[Election-Methods] RE : Re: Primary Elections using a "Top 2/Single Transferable Voting Method"

Abd ul-Rahman Lomax abd at lomaxdesign.com
Tue Dec 18 21:17:03 PST 2007

At 01:58 PM 12/18/2007, Juho wrote:
>Some quick notes on opportunities and threats that different
>political structures offer:
>Direct democracy or democracy with immediate feedback (=ability to
>cancel support)
>+ voter opinions rule
>+ politicians must remember and fulfil their promises all the time
>+ unwanted political games will be cut short
>+ political direction can be changed when needed / ability to react
>to events
>- populist and non-expert opinions rule
>- only tax cuts and more benefits to people
>Indirect / representative democracy (with no continuous feedback)
>+ representatives have some time to prove their point before the next
>election (also tax raises etc. possible)
>+ decisions will be made by the most competent citizens (based on
>their own independent thinking)
>- it is easy to make promises and be nice only before the elections

The problems are pretty well-known. What is not well-known -- or even 
known at all -- is what the following would be, if done in the kind 
of way we have been proposing (Asset Voting, with the electors 
remaining active with voting rights in an assembly if they choose to 
use them -- otherwise the representative they have seated effectively 
votes for them):

>Multiple layer hierarchy
>+ less voters per representative => closer contacts and feedback
>+ responsibility and contact between top and bottom layers lost in
>the multiple steps
>- vote opinions may be lost in the multiple steps
>- civil servant / politician centric thinking concentrates step by step

The second point is totally speculative. An elector would not have 
"responsibility and contact lost" over the current system, rather 
these would both be increased. Even regular voters (not electors who 
vote openly, but those who only voted secretly or not at all) would 
have increased access, in my opinion and prediction. Essentially, an 
access path is developed, so that inquiries and advice can travel in 
a known manner, which can also be monitored from both sides (if it is 
open, as through mailing lists). The key word to keep in mind is 
"filtering." Filters can be seen in two ways: most obviously, they 
block information; but by blocking certain kinds of information, they 
facilitate transfer and attention to other kinds of information.

My thinking on this came from delegable proxy; the proxies are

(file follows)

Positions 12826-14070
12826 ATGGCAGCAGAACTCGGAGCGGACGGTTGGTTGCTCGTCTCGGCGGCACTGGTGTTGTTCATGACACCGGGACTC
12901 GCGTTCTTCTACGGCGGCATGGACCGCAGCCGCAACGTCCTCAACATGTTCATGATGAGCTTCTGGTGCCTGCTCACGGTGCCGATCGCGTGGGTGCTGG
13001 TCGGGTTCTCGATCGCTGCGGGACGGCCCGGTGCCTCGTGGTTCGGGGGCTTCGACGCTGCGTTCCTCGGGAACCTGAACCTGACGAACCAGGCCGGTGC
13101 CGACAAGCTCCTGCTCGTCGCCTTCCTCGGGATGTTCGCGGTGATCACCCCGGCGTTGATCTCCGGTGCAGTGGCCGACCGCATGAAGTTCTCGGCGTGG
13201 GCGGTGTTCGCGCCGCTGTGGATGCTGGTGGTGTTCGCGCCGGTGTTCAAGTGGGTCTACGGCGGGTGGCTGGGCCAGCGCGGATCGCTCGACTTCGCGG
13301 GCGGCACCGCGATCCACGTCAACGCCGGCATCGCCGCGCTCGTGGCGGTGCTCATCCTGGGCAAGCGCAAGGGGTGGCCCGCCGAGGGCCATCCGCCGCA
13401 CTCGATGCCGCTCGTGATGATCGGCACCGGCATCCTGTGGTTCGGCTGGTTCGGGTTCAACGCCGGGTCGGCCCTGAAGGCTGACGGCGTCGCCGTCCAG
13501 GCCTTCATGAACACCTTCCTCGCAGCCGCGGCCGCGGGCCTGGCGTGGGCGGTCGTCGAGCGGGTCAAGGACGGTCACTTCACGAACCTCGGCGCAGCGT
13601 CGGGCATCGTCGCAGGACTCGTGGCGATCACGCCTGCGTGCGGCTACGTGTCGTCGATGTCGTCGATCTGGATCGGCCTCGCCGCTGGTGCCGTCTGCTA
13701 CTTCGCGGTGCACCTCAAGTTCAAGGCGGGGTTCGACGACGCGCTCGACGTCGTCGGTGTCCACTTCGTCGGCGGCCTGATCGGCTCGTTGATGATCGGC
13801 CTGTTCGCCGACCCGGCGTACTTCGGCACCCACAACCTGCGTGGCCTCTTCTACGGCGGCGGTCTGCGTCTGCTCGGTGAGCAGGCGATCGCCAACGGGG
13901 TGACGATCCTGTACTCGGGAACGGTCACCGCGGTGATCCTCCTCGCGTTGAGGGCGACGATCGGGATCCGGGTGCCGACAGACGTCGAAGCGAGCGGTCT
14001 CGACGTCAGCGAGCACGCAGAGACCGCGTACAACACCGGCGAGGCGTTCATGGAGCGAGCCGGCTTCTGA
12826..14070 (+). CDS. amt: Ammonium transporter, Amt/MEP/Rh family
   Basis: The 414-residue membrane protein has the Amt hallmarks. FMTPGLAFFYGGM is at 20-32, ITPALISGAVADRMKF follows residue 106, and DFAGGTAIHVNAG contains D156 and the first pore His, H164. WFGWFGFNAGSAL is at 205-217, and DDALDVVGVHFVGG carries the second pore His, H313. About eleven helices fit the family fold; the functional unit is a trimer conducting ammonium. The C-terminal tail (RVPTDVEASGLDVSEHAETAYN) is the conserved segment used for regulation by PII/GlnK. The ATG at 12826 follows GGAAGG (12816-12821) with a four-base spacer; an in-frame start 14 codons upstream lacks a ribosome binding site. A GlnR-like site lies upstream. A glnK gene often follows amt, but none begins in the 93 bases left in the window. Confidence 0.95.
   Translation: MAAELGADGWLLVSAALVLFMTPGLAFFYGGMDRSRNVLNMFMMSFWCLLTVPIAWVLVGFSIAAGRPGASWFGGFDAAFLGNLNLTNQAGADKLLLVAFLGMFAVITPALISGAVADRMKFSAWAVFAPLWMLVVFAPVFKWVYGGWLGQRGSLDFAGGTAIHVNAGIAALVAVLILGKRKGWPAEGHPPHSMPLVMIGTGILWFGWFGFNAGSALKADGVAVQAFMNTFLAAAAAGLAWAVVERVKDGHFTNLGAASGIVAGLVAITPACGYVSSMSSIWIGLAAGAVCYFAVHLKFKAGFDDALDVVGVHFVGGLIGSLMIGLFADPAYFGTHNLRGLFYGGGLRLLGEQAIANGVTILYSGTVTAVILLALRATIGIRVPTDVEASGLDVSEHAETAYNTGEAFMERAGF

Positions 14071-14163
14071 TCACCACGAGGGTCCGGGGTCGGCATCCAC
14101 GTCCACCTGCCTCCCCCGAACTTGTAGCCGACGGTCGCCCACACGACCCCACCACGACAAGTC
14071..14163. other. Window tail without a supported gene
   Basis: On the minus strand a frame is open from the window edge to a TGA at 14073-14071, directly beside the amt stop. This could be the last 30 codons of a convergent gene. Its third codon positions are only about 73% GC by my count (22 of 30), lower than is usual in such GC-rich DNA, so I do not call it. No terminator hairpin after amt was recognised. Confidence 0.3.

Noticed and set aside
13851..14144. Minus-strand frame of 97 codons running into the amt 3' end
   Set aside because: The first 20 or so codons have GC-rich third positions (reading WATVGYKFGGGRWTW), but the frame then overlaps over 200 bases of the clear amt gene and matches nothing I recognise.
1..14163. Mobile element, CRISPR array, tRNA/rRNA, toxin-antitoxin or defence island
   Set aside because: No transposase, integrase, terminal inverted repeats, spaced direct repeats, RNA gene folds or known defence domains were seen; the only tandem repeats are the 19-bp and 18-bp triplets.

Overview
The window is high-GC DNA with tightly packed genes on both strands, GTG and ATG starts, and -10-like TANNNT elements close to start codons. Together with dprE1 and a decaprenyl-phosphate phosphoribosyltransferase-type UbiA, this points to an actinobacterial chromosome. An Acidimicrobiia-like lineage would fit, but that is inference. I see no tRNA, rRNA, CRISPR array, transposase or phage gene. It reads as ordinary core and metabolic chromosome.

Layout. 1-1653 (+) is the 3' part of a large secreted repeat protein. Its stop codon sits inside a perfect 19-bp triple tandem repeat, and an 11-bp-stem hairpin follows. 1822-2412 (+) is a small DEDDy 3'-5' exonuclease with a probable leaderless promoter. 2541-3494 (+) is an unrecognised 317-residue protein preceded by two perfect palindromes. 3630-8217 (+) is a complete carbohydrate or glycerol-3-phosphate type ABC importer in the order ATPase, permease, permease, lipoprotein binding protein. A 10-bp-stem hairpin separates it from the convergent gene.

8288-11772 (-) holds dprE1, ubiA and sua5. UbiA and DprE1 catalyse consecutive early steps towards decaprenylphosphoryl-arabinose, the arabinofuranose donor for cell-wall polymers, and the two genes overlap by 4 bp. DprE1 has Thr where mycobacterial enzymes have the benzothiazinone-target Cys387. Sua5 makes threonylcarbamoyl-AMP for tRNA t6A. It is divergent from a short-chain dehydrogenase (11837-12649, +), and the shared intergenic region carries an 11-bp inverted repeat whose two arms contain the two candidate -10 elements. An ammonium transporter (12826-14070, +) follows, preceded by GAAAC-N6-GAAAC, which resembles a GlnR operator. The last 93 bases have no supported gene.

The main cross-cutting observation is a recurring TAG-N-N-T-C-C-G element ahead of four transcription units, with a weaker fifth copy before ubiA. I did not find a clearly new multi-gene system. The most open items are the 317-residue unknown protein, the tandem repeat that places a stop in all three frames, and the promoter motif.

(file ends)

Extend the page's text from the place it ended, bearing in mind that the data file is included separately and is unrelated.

bidirectional filters, preventing proxies above from being 
overwhelmed with input from below, and, likewise, preventing 
base-level clients from being overwhelmed with information from the 
center. The proxy is a trusted filter and agent. The proxy is 
responsible to the client, but also to the proxy's proxy: if a proxy 
passes on too much, passes on nonsense, the proxy's proxy may decline 
further communication; likewise if a proxy is participating in some 
forum of peers, if the proxy passes on too much from below, the proxy 
may face censure, could lose communication rights in that group. 
Imagine if a member of the U.S. House placed, into the Congressional 
record, all mail that he received....

>Low hierarchy
>+ direct relationship between the voter and his/her representative
>- inability to maintain contact to all the numerous direct voters

Right. It is not scalable. It worked when the scale was reasonably small.

>Parties (in elections and in everyday work)
>+ clear political agendas
>+ representatives can be connected to some known agenda
>+ not so easy for representatives to continuously change opinion
>depending on current winds
>- individual representatives may be forced to follow party leaders
>- limited number of options to choose from
>- puppets (instead of individual thinkers)
>No parties
>+ less hidden cabinet decisions
>+ free opinions
>+ also minority opinions present
>+/- less group power (coordinated voting according to majority
>opinion of the party)
>- more populism
>- candidates may tell different stories to different potential voters
>- different stories in different elections

There will always be "parties." In a DP system we call them 
"caucuses." They are combinations of members who agree on something 
and who may act in concert about it.

But DP and Asset Voting are not dependent upon parties, for setting 
up a system where no votes are lost removes much of the necessity for them.

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